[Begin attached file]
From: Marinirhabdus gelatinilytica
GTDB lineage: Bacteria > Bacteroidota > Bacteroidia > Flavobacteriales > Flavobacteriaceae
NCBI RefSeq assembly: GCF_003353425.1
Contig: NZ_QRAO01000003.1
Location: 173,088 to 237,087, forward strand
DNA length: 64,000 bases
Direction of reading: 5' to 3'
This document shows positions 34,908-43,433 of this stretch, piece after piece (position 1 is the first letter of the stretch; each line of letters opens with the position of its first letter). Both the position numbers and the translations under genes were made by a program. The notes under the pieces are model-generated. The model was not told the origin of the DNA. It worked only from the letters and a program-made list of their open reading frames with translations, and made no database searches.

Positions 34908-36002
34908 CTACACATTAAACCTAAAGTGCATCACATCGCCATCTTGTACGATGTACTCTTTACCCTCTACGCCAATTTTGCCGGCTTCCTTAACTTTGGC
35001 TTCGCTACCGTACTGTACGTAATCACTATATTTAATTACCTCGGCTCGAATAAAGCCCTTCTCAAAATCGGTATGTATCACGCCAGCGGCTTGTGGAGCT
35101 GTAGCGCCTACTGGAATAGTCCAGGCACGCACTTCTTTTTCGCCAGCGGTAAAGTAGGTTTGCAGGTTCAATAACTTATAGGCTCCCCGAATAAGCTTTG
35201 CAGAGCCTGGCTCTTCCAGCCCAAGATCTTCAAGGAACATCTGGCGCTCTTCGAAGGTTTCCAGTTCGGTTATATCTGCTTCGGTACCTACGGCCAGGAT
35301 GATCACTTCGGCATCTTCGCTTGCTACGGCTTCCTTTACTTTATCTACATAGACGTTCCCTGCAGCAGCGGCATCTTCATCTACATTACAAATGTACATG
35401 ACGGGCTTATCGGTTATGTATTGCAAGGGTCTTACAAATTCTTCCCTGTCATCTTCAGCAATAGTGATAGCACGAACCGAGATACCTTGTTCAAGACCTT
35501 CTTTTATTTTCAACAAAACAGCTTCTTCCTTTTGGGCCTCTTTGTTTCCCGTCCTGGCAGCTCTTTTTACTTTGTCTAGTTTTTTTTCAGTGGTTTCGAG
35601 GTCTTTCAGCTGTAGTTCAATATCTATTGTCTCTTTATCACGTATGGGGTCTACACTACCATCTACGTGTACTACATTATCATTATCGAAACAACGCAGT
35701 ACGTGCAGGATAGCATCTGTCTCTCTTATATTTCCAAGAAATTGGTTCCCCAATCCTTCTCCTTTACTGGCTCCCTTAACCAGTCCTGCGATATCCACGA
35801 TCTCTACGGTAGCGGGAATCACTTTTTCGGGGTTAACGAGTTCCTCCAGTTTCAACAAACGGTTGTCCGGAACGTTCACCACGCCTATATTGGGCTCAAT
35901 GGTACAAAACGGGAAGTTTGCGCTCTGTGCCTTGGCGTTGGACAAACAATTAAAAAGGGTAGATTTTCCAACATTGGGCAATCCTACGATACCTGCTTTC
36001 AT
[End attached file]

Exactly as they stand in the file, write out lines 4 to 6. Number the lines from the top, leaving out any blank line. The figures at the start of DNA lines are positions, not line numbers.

Contig: NZ_QRAO01000003.1
Location: 173,088 to 237,087, forward strand
DNA length: 64,000 bases